Type Ia supernovae are violent stellar explosions whose brightness is used to determine distances in the universe. Observing these objects to billions of light years away has led to the discovery that the universe is expanding at an accelerating rate, the foundation for the notion of dark energy. Although all Type Ia supernovae appear to be very similar, astronomers do not know for certain how the explosions take place and whether they all share the same origin. Now, a team of researchers has examined new and detailed observations of 41 of these objects and concluded that there are clear signatures of gas outflows from the supernova ancestors, which do not appear to be white dwarfs.
The research is published in the August 12 issue of Science.
The widely accepted theory is that Type Ia supernovae are thermonuclear explosions of a white dwarf star in a close binary system. There are two competing scenarios for supernova ancestry. In the so-called single-degenerate model, the accompanying star in the binary is a main-sequence star or evolved star. In the competing double-degenerate model, the companion is another white dwarf -- a very dense star in its final evolutionary stage.
"Because we don't know what the things blowing up actually are, we don't quite understand why they should all be so similar," explained coauthor Josh Simon of the Carnegie Observatories. "That raises the possibility that Type Ia supernovae that occurred 7 billion years ago -- the ones that allow us to measure the repulsive force we call dark energy -- might be different in some subtle way from the ones occurring now. Maybe they are a little bit brighter than the ancient ones, for example."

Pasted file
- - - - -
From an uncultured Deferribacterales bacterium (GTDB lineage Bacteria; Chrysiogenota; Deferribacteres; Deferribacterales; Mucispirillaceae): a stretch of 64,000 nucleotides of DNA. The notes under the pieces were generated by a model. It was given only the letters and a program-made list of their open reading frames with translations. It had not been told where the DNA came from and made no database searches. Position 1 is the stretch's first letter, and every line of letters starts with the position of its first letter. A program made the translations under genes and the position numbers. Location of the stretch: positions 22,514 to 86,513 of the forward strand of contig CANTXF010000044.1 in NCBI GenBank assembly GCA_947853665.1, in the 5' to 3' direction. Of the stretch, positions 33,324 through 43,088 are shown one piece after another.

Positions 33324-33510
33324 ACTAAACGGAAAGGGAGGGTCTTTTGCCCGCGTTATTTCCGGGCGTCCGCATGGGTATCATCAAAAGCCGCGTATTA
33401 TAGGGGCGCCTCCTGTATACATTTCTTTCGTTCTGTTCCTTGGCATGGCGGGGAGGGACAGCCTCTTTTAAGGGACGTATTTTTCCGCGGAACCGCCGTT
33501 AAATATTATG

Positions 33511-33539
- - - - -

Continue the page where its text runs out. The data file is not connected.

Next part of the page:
Mark Phillips, also from Carnegie added, "We wanted to get a better understanding of what the stars look like before the explosion to help determine the origin of their brightness. That information will allow us to be sure that there are no errors of this type distorting the dark energy measurements."
The astronomers looked for absorption by sodium atoms in the spectrum of each of the 41 supernovae. Sodium is a telltale sign of cool, neutral gas in the vicinity of the explosion. By measuring the speed of the sodium clouds using the Doppler shift, they determined that the majority of the supernovae show sodium gas moving away from the explosion site and toward Earth.
"If the star system originally contained two white dwarfs before the supernova, then there shouldn't be any sodium," remarked Carnegie's Nidia Morrell. "The fact that we detected the sodium shows that one of the stars must not have been a white dwarf."
The astronomers ruled out other possible sources of the sodium absorption features including interstellar clouds or a galactic-scale wind blown by the host galaxy.
"The low velocities and narrowness of the features suggest that the absorption is from material very close to the supernova that was ejected by the parent system before the explosion. Typically, gas with these characteristics is attributed to the stellar wind blown by red giant companion stars, not white dwarfs," concluded Simon.
The finding is an important first step toward understanding the details of how Type Ia supernovae explode and the origin of their immense luminosity.
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